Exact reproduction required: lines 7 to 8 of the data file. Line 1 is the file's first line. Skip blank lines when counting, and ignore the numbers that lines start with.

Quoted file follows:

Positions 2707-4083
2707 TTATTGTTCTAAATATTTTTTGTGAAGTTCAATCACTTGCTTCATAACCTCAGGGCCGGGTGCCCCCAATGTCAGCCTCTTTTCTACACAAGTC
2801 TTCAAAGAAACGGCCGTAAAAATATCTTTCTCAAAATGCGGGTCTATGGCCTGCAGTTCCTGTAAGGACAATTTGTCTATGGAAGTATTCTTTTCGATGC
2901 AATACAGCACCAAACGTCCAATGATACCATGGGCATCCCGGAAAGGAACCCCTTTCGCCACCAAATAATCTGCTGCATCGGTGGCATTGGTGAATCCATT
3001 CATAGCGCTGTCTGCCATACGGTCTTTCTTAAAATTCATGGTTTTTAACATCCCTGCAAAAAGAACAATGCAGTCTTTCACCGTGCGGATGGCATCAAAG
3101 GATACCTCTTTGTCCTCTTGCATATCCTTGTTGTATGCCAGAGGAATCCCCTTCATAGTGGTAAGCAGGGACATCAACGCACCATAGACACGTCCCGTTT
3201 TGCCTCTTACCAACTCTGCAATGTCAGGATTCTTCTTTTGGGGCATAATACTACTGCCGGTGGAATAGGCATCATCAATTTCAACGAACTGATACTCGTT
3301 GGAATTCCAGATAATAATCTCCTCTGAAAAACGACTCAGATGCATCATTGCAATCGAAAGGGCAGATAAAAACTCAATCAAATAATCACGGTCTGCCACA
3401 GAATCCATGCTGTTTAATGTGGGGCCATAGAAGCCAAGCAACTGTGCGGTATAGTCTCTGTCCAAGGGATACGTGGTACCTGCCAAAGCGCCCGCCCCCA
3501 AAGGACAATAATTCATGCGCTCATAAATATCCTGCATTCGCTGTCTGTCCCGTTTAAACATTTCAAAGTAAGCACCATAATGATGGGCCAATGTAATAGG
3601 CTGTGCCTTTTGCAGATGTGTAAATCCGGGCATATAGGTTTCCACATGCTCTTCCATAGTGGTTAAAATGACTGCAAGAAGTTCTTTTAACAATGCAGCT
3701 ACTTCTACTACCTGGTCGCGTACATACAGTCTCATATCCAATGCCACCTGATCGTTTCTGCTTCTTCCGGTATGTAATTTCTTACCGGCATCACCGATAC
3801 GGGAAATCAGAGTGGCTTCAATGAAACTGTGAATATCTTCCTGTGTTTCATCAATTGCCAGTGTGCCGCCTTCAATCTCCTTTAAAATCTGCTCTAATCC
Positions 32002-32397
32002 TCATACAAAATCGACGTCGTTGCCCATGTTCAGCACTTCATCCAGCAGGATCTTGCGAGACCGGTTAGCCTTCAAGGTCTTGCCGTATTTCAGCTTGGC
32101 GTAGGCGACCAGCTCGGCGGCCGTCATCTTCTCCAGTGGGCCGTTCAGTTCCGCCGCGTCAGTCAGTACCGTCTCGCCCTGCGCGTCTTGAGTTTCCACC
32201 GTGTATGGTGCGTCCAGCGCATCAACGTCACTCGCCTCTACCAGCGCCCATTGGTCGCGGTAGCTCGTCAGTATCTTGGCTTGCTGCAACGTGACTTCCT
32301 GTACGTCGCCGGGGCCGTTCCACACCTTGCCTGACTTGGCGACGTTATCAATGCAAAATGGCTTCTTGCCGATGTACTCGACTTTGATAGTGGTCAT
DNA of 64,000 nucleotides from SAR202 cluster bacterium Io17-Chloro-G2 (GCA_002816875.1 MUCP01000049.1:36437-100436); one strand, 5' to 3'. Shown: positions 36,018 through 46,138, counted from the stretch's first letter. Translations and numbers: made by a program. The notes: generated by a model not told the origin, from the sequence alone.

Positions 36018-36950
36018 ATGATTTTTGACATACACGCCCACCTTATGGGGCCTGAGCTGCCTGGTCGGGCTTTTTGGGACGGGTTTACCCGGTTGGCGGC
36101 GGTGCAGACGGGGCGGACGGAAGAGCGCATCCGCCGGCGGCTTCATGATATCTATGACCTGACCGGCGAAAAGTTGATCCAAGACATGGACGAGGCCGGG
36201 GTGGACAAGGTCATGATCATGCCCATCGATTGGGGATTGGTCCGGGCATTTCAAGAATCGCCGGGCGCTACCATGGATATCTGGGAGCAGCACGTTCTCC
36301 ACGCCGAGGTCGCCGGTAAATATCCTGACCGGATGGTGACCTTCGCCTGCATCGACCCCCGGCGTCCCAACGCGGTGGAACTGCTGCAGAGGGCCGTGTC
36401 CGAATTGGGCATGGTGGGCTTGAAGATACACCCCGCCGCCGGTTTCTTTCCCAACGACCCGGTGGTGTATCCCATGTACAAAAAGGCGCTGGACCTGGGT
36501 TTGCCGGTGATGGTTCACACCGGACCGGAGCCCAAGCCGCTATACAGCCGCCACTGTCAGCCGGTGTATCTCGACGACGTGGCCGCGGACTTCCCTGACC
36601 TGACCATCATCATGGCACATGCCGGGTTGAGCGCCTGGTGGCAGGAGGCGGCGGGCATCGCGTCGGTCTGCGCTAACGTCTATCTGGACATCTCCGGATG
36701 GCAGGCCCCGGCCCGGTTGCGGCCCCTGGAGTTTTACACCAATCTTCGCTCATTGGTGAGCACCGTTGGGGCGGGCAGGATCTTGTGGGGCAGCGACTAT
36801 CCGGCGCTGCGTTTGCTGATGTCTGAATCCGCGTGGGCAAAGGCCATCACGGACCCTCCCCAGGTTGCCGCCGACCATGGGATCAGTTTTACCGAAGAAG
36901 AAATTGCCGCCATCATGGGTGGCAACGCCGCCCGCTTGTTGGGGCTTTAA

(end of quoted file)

3201 TGCCTCTTACCAACTCTGCAATGTCAGGATTCTTCTTTTGGGGCATAATACTACTGCCGGTGGAATAGGCATCATCAATTTCAACGAACTGATACTCGTT
3301 GGAATTCCAGATAATAATCTCCTCTGAAAAACGACTCAGATGCATCATTGCAATCGAAAGGGCAGATAAAAACTCAATCAAATAATCACGGTCTGCCACA